Earlier this week, the San Francisco Board of Supervisors passed legislation to allow San Francisco Sheriff’s Department Deputies to work voluntary overtime shifts at local retail establishments.
For the last few years, as crime has skyrocketed in San Francisco, city leaders have have been mulling over whether to allow law enforcement to work voluntary overtime shifts. However, a recent string of smash-and-grab flash mob robberies in high-end stores around Union Square and elsewhere in San Francisco and surrounding area cities caused many lawmakers to move up and introduce legislation to help deter those robberies in the area. Despite some politicians outright refusing that these robberies are a problem or even existed in the first place, new proposals have come up in the city in the last few weeks.
On Tuesday, the proposal introduced by Supervisor Ahsha Safai that will allow Sheriff’s deputies to work overtime at businesses that need them, was the first such piece of legislation passed by the Board of Supervisors in a 7-3 vote. The new legislation, which was backed by a working group comprised of representatives from the San Francisco Police Department (SFPD), the Sheriff’s Department, City Hill, labor unions, and the NAACP, will not cost taxpayers anything, with the costs to be paid by businesses that hire them as private security.
Speaking on the steps of City Hall, Safai, as well as Sheriff Paul Miyamoto and SFPD Chief Bill Scott said that the Sheriff’s deputies working as guards would primarily be a deterrent, with few arrests or violent acts expected at places where the Sheriff’s deputies would be.
“We’re not going to incarcerate our way out of this problem,” said Safai. “This is meant to be a deterrent. This is meant to be more eyes and ears on the street. We believe it will provide an additional spoke in the wheel of justice to deal with what is plaguing our city right now. It will help meet the demand for increased security at businesses in response to a recent wave of smash-and-grab robberies in the Bay Area.”
“Thirty-seven percent of our retail sales is from Union Square and Fisherman’s Wharf. So there will be an emphasis on Union Square. But every part of San Francisco, they will be available.”
New legislation in San Francisco
Chief Scott added that the SFPD had been unable to meet the demand for police officers working overtime to protect businesses and that help from Sheriff’s deputies would be welcomed.
“The fact of the matter is the San Francisco Police Department was unable to meet the demand for what was asked for us. And now we have partners from the San Francisco Sheriff’s Department,” explained Scott.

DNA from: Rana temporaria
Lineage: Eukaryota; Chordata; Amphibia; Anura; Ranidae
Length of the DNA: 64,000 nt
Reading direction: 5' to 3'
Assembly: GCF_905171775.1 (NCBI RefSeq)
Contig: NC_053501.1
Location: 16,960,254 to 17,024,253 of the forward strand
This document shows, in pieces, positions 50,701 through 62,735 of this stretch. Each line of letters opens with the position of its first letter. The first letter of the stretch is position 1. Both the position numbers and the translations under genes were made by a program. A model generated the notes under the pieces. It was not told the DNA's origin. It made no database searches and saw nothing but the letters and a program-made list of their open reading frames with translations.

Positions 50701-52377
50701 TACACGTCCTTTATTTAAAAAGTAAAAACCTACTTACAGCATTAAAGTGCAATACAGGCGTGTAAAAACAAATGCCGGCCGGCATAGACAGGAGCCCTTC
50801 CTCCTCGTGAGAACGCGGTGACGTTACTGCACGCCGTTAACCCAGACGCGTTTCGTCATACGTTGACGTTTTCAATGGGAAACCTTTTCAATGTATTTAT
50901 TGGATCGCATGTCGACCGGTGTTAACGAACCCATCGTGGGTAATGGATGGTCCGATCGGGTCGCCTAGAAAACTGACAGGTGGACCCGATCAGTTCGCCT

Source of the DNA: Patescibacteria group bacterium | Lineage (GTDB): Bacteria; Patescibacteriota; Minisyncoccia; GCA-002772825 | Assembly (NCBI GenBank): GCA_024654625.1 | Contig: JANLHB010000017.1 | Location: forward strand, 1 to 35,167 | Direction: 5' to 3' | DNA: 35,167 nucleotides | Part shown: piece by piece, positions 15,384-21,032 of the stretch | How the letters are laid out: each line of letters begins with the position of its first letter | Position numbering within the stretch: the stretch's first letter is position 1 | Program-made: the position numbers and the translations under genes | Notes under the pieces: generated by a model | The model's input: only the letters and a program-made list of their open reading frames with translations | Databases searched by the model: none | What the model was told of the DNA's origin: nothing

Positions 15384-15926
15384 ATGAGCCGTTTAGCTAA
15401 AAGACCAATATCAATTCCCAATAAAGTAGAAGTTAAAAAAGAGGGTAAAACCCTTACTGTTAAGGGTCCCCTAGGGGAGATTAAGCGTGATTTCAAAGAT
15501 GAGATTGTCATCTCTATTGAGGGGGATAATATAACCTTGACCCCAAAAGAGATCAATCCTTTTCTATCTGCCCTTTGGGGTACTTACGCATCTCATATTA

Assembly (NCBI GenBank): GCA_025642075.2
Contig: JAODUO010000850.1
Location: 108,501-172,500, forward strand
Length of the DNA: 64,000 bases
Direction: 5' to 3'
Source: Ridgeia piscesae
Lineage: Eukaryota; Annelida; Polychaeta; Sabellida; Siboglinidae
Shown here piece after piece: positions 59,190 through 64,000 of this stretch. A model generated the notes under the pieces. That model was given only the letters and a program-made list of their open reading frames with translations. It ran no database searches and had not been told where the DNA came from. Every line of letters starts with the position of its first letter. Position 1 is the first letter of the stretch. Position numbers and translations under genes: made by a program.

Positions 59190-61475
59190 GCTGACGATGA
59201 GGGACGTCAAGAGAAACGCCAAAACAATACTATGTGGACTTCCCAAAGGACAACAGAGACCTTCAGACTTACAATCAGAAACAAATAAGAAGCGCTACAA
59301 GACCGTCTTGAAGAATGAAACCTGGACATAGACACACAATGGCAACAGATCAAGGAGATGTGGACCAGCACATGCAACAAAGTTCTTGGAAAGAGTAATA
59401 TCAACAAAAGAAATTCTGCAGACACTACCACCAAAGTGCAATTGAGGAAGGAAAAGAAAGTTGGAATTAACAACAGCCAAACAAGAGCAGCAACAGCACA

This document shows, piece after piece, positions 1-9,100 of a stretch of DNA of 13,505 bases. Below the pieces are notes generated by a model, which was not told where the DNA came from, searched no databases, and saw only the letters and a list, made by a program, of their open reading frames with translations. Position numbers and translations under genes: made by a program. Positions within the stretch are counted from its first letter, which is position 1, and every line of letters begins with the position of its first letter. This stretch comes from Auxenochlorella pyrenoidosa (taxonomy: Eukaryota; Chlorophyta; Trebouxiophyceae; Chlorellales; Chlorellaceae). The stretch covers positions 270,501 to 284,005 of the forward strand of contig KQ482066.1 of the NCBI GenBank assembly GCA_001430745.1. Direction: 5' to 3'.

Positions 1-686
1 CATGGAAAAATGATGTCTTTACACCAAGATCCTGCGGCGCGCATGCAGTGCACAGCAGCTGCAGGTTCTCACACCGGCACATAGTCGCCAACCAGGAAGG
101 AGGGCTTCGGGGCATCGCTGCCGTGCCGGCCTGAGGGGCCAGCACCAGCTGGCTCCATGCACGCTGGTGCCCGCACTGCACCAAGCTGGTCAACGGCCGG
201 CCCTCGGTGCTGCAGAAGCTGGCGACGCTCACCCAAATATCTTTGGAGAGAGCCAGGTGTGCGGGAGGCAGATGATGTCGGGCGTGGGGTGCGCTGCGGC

Sheriff Miyamoto echoed both the Supervisor and the Chief.
“We are not looking to make a lot of arrests. We are looking to prevent people from committing the crime in the first place just by being there,” added Miyamoto. “This is voluntary overtime provided by our staff as opportunities to sign up for and get out into the community to protect the retail establishments, We have training as police officers. And there would be a period where we have people trained for crimes and encounters specific to retail theft.”
While experts applauded that Sheriff’s will now be joining police officers in the pool of voluntary overtime guards for businesses, they also noted that it was more of a band-aid solution to the crime problem rather than a permanent fix.
“It is good that law enforcement agencies are working together a bit more and having more come in to help businesses out like this,” said Frank Ma, a former law enforcement official who now works as a security advisor for businesses in San Francisco and cities in the Peninsula, to the Globe on Thursday. “But this is not fixing the overarching problem. Plus, many businesses can’t afford these guards. So some criminals might be deterred in some places, but that means they’ll only go for places that don’t have this. So it will help some places with this added security, but like zoo animals testing for weaknesses in a fence, they’ll simply go to other places. We’ve seen this before with hyperlocal police concentrations before. We need bigger changes like longer jail sentences and prosecutors following through on more arrests to see real change. To start with.”
The deputies being allowed to work overtime as security, which the Sheriff’s Department has said will not interfere with staffing levels, is expected to be in place by March.